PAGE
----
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A visual chronicle of one hundred years of British history in Humankind's oldest medium

One hundred handprints of one hundred people born in each of the years of the twentieth century 1900-1999

hand 2.jpg

Oil on paper
100 framed pieces each 46x46 cm
that can be displayed in any
'factors of 100' format,
plus accompanying text outlining
the major social and political events
that shaped the century.

Frost and Reed Gallery, London


Durham Cathedral

The work is a continuum, through 25 millennia of human history, of human beings leaving their 'marks' behind them. From the first anonymous handprints left deep within subterranean caves by our palaeolithic ancestors (hands which could have contained the genetic blueprint for any one of us) through to the continuing practice today; from the sacred sites of primitive peoples to the play in children's nurseries.

SAVEas Aborigine2.jpg

Photograph kindly loaned by Professor R. Layton, Department of Anthropology, University of Durham 

All the participants, with the obvious exception of the very young whose lives will be shaped by the century to come, will have borne witness, if only vicariously, to events during their lifetimes which have claimed the lives of millions, instigated huge social changes, infiltrated the collective consciousness or seized the public imagination - witnessed the turning points of the times. Many have borne witness to some of these events in the most direct way, having been present or directly participating.


Durham Cathedral

Born out of stardust, we have coalesced here and now, together. In a brief blink of time our lives have overlapped. I hope the work will stand as a unique chronicle to our collective participation at the end of one Millennium and the beginning of another.  

Bob Barron


"Apart from the horrors of the war, there have also been peacetime disasters that have stirred the nation.  Perhaps the peacetime disaster which captured the public imagination more than any other was the sinking of the Titanic in 1912.  There is a handprint from a survivor of that night who left the vessel in her mother’s arms.  Her father remains beneath the cold waters of the Atlantic".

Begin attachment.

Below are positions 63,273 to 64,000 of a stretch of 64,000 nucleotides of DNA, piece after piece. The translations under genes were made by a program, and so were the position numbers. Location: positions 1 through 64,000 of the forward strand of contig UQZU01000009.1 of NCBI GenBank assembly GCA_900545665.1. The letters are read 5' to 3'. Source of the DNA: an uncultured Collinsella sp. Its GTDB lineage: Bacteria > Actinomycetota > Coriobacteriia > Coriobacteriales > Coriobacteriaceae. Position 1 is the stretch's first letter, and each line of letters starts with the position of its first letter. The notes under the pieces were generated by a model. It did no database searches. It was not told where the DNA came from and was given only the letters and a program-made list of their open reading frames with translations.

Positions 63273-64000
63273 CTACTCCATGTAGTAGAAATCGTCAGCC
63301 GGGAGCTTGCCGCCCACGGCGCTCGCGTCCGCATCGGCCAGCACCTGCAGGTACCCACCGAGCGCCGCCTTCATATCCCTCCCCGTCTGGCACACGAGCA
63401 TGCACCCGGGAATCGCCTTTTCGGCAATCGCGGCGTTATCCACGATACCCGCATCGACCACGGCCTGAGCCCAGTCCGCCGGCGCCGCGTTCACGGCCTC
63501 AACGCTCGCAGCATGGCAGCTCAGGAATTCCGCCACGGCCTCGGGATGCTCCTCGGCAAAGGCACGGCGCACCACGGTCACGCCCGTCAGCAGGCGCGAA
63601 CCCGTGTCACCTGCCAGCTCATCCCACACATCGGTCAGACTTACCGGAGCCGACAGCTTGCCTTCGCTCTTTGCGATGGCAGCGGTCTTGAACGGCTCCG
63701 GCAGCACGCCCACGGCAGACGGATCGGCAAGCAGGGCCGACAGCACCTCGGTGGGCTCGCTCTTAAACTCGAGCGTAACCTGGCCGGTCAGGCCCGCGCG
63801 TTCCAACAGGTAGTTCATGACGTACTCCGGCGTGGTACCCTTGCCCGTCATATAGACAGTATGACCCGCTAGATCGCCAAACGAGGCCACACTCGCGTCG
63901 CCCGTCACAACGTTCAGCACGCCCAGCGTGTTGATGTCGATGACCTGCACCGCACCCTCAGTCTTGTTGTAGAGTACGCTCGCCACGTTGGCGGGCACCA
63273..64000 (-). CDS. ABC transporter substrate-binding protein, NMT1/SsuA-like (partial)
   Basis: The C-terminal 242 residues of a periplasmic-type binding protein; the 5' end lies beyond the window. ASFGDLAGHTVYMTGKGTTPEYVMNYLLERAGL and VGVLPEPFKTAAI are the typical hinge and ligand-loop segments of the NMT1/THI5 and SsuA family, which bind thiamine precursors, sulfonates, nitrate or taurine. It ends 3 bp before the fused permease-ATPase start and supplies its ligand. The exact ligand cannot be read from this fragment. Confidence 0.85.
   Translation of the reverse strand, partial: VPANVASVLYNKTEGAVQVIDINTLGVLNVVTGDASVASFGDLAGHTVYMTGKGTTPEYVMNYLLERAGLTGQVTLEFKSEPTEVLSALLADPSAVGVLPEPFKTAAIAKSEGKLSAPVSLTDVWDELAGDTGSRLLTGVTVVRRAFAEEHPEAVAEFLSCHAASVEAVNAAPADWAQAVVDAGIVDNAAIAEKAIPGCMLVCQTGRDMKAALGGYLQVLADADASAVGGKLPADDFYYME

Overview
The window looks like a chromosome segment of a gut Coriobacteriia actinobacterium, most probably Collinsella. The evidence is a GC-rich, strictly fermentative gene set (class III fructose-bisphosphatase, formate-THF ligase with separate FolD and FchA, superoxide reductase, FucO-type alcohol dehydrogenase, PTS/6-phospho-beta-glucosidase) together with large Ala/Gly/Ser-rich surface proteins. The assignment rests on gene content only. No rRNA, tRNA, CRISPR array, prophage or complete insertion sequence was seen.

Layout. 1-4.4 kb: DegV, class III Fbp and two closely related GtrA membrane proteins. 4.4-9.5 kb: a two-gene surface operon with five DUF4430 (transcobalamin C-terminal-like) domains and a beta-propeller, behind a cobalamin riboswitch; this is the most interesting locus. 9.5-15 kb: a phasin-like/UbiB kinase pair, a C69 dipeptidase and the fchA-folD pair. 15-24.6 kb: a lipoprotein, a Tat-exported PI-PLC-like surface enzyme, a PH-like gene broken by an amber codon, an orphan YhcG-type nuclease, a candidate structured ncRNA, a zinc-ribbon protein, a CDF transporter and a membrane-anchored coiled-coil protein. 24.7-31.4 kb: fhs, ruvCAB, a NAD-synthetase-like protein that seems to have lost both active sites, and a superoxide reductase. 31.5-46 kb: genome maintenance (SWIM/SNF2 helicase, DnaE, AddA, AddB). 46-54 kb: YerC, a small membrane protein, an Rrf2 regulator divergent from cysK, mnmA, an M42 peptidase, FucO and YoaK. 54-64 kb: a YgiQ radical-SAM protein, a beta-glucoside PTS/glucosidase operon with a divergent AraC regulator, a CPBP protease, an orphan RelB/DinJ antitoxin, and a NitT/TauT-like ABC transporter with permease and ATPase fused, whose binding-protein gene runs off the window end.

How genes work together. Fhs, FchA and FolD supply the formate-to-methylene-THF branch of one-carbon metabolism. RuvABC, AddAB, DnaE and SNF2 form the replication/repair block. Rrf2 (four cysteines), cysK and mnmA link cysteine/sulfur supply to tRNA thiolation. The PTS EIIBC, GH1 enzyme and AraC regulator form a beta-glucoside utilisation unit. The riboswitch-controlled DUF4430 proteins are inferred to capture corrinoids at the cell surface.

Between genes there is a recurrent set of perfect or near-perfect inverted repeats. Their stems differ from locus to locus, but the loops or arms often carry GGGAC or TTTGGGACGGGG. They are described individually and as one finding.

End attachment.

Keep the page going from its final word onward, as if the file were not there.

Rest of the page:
An extract from the accompanying catalogue which contains the full text.

Public responses to Witnesses taken from the Visitors book at :

The Mall Galleries, London SW1, 2000

Durham Cathedral, Durham, 2000

Ely Cathedral, Ely, 2000

St Martins in the Bullring, Birmingham, 2001



Most moving, enduring and beautiful legacy from the 20th century.

My first reaction was to put my hand against a print, which really says it all – They are the handprints of us all.  (Ireland)  

A show of hands which spoke!  Much appreciated.


Like other visitors, I was expecting captions.  Instead I found this great moving flow of humanity, a silent witness to so much suffering that freezes time.  I wonder who will see this exhibition in 100 years?

Merci pour cette belle oeuvre qui a touché ma coeur et mon ame . (France)

An adventure filled with sadness, joy, movement and love.  The possibilities for us are endless.

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